Batman on Film Part 3 – Batman Returns (1992)

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BATMAN RETURNS
Tim Burton
1992 • 126 Minutes • 1.85:1 • United States
Color • English • Warner Bros.

Cast: Michael Keaton, Michele Pfeiffer, Danny DeVito, Christopher Walken
Screenplay: Daniel Walters
Producers: Tim Burton, Denise Di Novi
Cinematography: Stefan Czapsky

Awards & Honors

Academy Awards
Nominee: Best Effects, Visual Effects
Nominee: Best Makeup

BAFTAs
Nominee: Best Make Up Artist
Nominee: Best Special Effects

The Essential Films
100 Greatest Movie Heroes – #5: Batman
100 Greatest Movie Villains – #82: Catwoman
25 Greatest Summer Blockbusters: #18
Top 25 Superhero Movies: #17

A kiss under the mistletoe. You know, mistletoe can be deadly if you eat it.
But a kiss can be even deadlier… if you mean it.

Batman continues protect the people of Gotham in the second installment of the Burton/Batman franchise. This time Batman has to deal with a double threat. First, The Penguin, a hideous circus freak that has managed to gain the popularity needed to run for mayor of Gotham City. Adding to his troubles is the sexy but dangerous Catwoman, who is out for revenge on the man who tried to have her killed.

The direct sequel to the 1989 box office mega success, Batman Returns takes a decidedly darker turn. Most of the cast/characters return. Gone is Vicki Vale and Harvey Dent. Replacing Vale as the love interest is Michelle Pfeiffer’s Selina Kyle/Catwoman, also pulling double duty as one of the film’s two top-billed villains. The other heavy is Danny DeVito as The Penguin. The two baddies team up to destroy the Dark Knight.

What frustrates a lot of hardcore comic book fans about this film is the change to the backstories of the characters. Selina Kyle in the comics is a cat burglar. In this film, she is the bumbling secretary of the shady Max Shreck, a corrupt Gotham businessman. After stumbling onto something she shouldn’t have, Max shoves her out of window of a high rise office building. Selina is then resurrected and seemingly possessed by a swarm of alley cats and she is reborn as Catwoman. While this is indeed a drastic departure from the comics, it is nonetheless meaningless when compared to Pfeiffer’s fantastic performance. Her Catwoman is one of the best, and sexiest, portrayals of the character on screen. She oozes sexuality, sin and danger… everything that the character is supposed to represent.

The four-color version of The Penguin is that of a sophisticated mob boss dressed in tuxedoes. Batman Returns turned him into a much darker character. Abandoned at birth by his parents after he was born a deformed freak, he was raised in the Gotham sewers and grew up in the world as a sideshow freak. He has revenge on his mind to kill all of Gotham’s children, when he gets sidetracked into sabotaging Batman’s reputation and running for Mayor. DeVito hams it up as The Penguin, but he never goes to far. Instead of mimicking Jack Nicholson (unlike Tommy Lee Jones a few years later), he took the character in its own twisted direction.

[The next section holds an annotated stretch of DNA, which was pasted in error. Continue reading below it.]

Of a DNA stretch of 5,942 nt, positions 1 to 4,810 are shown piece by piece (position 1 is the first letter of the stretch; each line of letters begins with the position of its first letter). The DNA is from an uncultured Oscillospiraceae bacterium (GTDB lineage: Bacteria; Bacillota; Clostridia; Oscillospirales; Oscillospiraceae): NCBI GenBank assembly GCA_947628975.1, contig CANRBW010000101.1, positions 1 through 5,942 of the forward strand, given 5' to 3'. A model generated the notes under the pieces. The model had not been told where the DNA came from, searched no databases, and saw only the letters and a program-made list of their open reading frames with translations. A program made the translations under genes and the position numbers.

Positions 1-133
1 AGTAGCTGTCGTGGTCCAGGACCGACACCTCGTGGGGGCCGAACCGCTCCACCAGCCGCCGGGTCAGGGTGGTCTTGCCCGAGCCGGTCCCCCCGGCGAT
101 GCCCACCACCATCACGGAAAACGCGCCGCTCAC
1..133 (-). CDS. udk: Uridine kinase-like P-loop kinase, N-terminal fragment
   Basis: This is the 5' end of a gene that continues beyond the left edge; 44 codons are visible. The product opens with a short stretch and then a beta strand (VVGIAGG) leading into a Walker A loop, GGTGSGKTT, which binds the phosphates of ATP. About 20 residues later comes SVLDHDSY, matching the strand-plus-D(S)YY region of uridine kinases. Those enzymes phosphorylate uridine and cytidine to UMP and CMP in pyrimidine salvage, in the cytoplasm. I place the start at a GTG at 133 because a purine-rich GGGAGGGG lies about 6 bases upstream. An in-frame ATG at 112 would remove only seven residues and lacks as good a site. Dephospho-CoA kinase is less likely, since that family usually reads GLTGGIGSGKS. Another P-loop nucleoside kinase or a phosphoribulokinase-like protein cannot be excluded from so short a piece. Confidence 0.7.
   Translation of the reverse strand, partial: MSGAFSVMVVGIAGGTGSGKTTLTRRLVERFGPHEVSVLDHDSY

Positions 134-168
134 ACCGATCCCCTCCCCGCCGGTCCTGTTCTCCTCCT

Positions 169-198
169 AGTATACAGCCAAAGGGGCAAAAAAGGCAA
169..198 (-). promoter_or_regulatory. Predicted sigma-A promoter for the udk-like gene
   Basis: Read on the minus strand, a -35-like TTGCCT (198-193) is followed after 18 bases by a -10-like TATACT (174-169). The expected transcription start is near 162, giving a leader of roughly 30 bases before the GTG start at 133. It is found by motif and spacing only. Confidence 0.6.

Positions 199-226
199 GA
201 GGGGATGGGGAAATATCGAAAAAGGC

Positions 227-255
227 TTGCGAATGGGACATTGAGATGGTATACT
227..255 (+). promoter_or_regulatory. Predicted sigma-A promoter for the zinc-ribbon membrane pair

Keaton is back as the Caped Crusader for what would prove to be his last run at the character. While many might disagree, I would argue that Keaton turns in a better performance here than he did in 1989. By this point he has the character’s mannerisms, voice, mood and psychological process down.

I’m a big fan of the film’s look. The entire film is blanketed in darkness, I don’t believe there is a single shot in the day time. I have to wonder about the decision to place this movie in a Christmastime setting. You have three incredibly dark characters (in both look and tone) set against the background of holiday cheer and freshly falling snow. It’s a fantastic contrast that goes unnoticed by many. Danny Elfman’s score adds to it, mixing the original Batman theme music with just a tinge of holiday sound. The (Oscar-nominated) make up is particularly well done, especially on DeVito’s Penguin who just has the look of someone who has been dwelling in the sewers for most of his life. Catwoman’s costume was a departure from both the comics and the TV show, but it works. A pleather one-piece that looks like it was stitched together by a madwoman.

Although the film was a big success critically and financially, the darker mood proved to be distasteful to some, which is why it is heavily theorized that Tim Burton was not chosen to direct the next installment. But more on that later…

Adolfo

Adolfo is a pretentious film douche bag that feels better about wasting four years of film school by posting movie reviews online.

About Adolfo

Adolfo is a pretentious film douche bag that feels better about wasting four years of film school by posting movie reviews online.
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